Paradigm: definition


The term paradigm designates a model, an example to follow or a way of thinking. In grammar, we call a paradigm an inflected form of a word. In philosophy, it is a set of concepts, values ​​and mental representations that structure our vision of the world and our way of thinking. Examples of paradigms: the Cartesian paradigm, the Freudian paradigm, the Marxist paradigm, the postmodern paradigm.

Definition of a paradigm

Paradigm is a model, pattern, or preconceived conception that serves as the basis for thought and action. In other words, it is a particular way of seeing and conceiving things. Paradigms have a considerable influence on the way we perceive and interpret the world around us.

There are many examples of paradigms in different areas of life. For example, in science, the Newtonian paradigm has been replaced by the relativistic paradigm. In the economic field, the Keynesian paradigm has been replaced by the neo-liberal paradigm. And in the political domain, the democratic paradigm has been replaced by the authoritarian paradigm.

Paradigm shifts are often accompanied by conflict and controversy, as those committed to a particular paradigm may be reluctant to accept a new paradigm. However, it is important to keep in mind that paradigms are human constructs and therefore can be changed.

Examples of paradigms

The paradigm is a conceptual model that allows us to understand and interpret the world around us. It is therefore a mental tool that helps us structure our thinking and make sense of things.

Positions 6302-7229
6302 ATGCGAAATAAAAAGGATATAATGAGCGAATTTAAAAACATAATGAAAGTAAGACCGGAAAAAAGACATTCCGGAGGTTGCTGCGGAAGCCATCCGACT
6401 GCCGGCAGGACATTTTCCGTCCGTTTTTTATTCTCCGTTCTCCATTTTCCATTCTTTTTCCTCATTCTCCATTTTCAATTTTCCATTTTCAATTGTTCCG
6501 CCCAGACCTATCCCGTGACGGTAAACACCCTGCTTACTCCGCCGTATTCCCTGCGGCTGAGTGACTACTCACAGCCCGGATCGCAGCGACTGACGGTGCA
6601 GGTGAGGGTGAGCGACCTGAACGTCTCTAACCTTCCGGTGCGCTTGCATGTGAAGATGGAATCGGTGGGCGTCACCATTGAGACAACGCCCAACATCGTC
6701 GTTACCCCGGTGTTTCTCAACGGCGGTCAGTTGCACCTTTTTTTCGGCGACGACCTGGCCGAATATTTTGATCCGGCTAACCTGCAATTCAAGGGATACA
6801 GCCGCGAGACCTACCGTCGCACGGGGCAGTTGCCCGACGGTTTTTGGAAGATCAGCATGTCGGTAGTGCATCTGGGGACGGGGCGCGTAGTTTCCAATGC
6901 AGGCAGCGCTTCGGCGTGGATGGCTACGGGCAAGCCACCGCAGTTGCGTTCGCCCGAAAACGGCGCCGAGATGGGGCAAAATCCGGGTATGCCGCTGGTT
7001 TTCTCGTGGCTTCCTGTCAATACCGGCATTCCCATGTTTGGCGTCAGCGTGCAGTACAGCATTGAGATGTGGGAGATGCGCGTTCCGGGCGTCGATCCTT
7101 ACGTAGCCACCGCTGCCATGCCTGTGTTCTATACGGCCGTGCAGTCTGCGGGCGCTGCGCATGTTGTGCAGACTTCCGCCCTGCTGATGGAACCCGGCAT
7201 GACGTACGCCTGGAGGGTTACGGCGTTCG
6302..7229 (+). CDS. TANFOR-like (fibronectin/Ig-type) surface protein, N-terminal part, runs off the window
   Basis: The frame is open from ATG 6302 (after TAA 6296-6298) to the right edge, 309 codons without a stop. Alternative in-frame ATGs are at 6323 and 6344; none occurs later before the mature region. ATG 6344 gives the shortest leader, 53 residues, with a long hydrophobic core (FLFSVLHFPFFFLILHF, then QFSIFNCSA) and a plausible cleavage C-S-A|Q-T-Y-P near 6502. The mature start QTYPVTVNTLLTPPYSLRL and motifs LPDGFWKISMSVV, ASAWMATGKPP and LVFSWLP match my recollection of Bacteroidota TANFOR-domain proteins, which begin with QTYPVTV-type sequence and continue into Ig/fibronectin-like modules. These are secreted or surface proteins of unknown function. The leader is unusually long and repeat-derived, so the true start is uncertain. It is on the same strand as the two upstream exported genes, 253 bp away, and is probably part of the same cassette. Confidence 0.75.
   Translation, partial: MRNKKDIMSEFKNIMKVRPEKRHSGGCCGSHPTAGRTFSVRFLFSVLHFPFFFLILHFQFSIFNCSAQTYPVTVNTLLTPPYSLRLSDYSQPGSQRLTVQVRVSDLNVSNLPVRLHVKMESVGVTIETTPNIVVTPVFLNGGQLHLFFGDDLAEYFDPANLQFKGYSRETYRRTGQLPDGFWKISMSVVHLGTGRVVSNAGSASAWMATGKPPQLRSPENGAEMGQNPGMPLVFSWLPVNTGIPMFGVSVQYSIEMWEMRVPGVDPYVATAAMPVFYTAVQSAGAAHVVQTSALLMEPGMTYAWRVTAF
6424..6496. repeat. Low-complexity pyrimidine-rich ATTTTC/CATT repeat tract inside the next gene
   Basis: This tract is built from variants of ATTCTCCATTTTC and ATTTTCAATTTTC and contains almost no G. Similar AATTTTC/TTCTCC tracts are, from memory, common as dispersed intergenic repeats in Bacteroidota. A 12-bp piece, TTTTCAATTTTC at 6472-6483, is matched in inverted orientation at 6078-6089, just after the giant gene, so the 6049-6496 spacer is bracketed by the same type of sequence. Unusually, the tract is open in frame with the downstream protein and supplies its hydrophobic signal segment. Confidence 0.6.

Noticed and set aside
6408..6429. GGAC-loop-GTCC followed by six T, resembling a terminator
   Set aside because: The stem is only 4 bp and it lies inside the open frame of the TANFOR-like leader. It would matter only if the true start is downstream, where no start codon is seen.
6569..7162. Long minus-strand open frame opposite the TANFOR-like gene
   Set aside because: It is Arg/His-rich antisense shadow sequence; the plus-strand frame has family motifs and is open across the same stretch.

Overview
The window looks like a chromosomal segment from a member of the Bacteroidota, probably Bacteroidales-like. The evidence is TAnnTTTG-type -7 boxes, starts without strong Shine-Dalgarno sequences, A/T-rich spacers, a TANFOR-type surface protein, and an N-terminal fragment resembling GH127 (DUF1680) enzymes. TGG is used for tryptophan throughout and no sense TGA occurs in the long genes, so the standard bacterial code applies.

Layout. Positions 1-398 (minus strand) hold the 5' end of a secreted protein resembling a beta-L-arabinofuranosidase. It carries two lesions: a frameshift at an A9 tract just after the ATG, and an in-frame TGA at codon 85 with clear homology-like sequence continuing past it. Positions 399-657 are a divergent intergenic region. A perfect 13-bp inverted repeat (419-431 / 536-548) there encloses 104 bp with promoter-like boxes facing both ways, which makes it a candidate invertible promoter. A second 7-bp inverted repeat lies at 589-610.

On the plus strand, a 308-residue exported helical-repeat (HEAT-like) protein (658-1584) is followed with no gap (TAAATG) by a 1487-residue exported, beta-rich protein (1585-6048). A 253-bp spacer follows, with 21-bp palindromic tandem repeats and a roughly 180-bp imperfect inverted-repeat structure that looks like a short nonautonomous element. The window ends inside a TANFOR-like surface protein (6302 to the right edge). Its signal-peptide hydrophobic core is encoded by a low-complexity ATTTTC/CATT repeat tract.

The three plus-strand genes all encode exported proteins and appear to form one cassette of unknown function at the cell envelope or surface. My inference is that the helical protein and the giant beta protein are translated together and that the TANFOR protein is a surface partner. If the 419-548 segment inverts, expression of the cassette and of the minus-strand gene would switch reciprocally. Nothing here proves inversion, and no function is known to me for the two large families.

We can find many examples of paradigms in our daily lives. For example, when we look at the stars, we perceive them as being aligned in a single line. However, in reality, they are all arranged differently and don't really form a line. It is our paradigm that makes us see things this way.

Similarly, when we look at a person walking, we tend to think that they are always moving forward. Yet, if we take a moment to think, we will realize that it is impossible. In fact, the person must necessarily make lateral movements to be able to move forward. It is once again our paradigm that prevents us from seeing things from this angle.

Finally, when we read a book, we tend to follow the text from left to right and top to bottom. However, it is possible to read it in many other ways. For example, you can start at the end, or read each line starting from the right. These are still examples of paradigms that we face on a daily basis.

As we can see, paradigm is a very important concept in our life. It allows us to understand the world around us and make sense of things. without this concept, our thinking would be much less structured and it would be much more difficult to navigate our daily lives.

A paradigm is a pattern of thinking that serves as the basis for completing tasks or solving problems. Paradigms are often used in the social sciences and natural sciences because they can help researchers better understand and interpret their observations.